County residents head to D.C. for inauguration
WASHINGTON D.C. — As President Donald Trump and Vice President Mike Pence were inaugurated Friday, thousands congregated at the country’s National Mall to watch.
Among them were Hancock County residents who traveled roughly 500 miles to partake in the ceremony.
Members of Congress handed out 250,000 free tickets to the ceremony, and a handful of local residents jumped at the chance.
Protesters take stand at rallies worldwide
GREENFIELD — Not everyone is celebrating.
Crowds flocked to Washington, D.C., ahead of Donald Trump’s inauguration as the 45th president of the United States, but not everyone headed to the nation’s capital are Trump supporters.
An array of protests are planned in D.C. and cities across the country to draw attention to a variety of minority groups and social issues, in what some of the nation’s leaders are calling the biggest demonstration in history to welcome a new president, according to The Associated Press.
Local library offers live online tutoring service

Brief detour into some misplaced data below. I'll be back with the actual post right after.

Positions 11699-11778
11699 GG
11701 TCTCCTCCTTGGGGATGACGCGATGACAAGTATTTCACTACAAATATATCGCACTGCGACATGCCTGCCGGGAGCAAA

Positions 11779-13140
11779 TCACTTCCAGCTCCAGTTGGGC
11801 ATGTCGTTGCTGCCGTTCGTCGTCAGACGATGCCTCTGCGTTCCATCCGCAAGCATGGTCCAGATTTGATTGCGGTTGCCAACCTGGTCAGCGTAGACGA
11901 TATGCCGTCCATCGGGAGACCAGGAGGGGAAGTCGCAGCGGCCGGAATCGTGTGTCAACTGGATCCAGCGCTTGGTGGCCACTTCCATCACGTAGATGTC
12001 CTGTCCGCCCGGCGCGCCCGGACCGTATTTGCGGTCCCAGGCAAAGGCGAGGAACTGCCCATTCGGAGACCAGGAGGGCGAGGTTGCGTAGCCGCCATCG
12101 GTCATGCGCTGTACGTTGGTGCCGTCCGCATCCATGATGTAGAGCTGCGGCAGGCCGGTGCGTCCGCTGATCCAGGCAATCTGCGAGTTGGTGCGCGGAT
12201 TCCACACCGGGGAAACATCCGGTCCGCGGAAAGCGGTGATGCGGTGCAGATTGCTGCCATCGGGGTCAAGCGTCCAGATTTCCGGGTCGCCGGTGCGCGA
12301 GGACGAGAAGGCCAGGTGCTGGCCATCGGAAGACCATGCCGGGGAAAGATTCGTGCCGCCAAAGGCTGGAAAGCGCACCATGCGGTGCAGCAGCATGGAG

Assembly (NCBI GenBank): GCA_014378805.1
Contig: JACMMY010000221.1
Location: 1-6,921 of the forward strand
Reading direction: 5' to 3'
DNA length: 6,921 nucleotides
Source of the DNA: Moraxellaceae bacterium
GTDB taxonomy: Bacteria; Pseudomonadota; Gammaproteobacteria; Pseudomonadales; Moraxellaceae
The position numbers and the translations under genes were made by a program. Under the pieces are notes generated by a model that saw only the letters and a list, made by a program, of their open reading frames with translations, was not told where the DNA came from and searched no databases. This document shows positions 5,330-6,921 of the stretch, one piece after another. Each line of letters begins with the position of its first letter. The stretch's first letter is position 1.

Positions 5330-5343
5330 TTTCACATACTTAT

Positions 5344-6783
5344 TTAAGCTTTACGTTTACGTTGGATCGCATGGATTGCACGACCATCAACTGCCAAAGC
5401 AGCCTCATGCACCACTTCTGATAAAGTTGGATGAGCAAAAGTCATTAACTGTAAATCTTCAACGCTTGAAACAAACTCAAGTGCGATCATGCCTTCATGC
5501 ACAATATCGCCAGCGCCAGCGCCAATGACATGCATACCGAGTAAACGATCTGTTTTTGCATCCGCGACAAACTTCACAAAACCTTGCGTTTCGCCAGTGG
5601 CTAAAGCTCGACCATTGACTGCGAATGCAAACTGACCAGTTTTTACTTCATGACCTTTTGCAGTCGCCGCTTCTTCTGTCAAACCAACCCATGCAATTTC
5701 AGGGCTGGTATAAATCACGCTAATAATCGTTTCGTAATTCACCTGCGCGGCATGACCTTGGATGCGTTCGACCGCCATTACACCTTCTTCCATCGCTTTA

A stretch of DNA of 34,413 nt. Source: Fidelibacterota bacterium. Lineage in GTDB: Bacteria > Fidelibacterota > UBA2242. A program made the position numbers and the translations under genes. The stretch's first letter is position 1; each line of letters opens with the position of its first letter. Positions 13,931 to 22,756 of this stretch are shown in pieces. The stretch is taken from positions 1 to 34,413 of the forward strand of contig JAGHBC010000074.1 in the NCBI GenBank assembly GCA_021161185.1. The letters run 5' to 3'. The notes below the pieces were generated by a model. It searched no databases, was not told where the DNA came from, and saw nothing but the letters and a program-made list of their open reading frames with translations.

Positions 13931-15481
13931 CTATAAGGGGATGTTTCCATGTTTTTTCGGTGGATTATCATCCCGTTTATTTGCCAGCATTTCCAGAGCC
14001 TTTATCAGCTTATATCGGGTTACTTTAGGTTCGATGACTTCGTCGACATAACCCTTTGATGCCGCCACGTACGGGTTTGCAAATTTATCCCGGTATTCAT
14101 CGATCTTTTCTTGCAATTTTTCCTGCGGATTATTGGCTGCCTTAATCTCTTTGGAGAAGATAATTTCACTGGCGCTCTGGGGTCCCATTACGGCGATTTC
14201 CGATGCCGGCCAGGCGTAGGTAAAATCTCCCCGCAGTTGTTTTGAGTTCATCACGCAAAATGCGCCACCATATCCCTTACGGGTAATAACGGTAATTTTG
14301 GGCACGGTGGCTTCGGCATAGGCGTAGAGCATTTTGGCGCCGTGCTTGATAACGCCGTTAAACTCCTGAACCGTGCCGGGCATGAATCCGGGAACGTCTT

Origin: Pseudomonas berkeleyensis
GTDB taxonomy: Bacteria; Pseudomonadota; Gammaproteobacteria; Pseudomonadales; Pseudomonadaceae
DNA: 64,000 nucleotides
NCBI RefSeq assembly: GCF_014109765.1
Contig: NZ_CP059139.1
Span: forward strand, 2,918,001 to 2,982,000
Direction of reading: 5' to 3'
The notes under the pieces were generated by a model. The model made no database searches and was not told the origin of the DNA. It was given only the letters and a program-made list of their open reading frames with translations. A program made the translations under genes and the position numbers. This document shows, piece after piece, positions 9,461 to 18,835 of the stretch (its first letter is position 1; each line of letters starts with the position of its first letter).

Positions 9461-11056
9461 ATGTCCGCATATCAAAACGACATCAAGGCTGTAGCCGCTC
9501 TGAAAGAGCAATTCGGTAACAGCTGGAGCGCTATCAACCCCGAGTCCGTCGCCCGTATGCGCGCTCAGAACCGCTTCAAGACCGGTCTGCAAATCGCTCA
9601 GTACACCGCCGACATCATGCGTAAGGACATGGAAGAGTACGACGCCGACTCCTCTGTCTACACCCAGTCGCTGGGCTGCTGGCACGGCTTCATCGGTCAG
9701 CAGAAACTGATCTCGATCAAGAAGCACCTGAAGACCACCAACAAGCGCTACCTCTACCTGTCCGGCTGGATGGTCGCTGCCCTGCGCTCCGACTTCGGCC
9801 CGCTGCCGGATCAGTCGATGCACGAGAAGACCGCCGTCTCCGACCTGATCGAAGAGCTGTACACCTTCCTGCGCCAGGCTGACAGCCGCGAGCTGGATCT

HANCOCK COUNTY — With a few mouse clicks, patrons of Hancock County Public Library now have access to thousands of tutors trained to assist anyone from grade school students needing homework help to college graduates beginning their job search.
The library now offers the Brainfuse HelpNow live tutoring program through its website 2 to 11 p.m. seven days a week, said assistant director Barb Roark. The program partners tutors with people in real time, she said.
“If you’re writing a paper, they can make suggestions on wording or grammar, or if you’re an adult working on a resume, they can make suggestions for that, too,” Roark said. “There’s about a 48-hour turnaround on resumes, but it’s free for the patron.”
The public library system signed a three-year $15,000 contract with the tutoring website, Brainfuse HelpNow, to offer tutoring and assistance resources to patrons in a large age range during hours that traditional tutors might not be available, said director Dave Gray.
Relatives led detectives to find murder suspect
GREENFIELD — A blood-covered sport-utility vehicle police found parked outside a home in Fortville last spring prompted a manhunt that spanned two counties, as investigators searched for the person responsible for a McCordsville man’s murder.
The third day of the state’s trial against Damian Coleman included testimony from detectives with the Hancock County Sheriff’s Department, who told jurors their investigation in the hours after 55-year-old Shannon Kitchens’ body was found dumped along the side of a county road took them to Fortville, then into southern Madison County and up to Anderson looking for the man Kitchens’ family told police likely was the last to see their loved one alive — Shawn Hammons, Coleman’s co-defendant.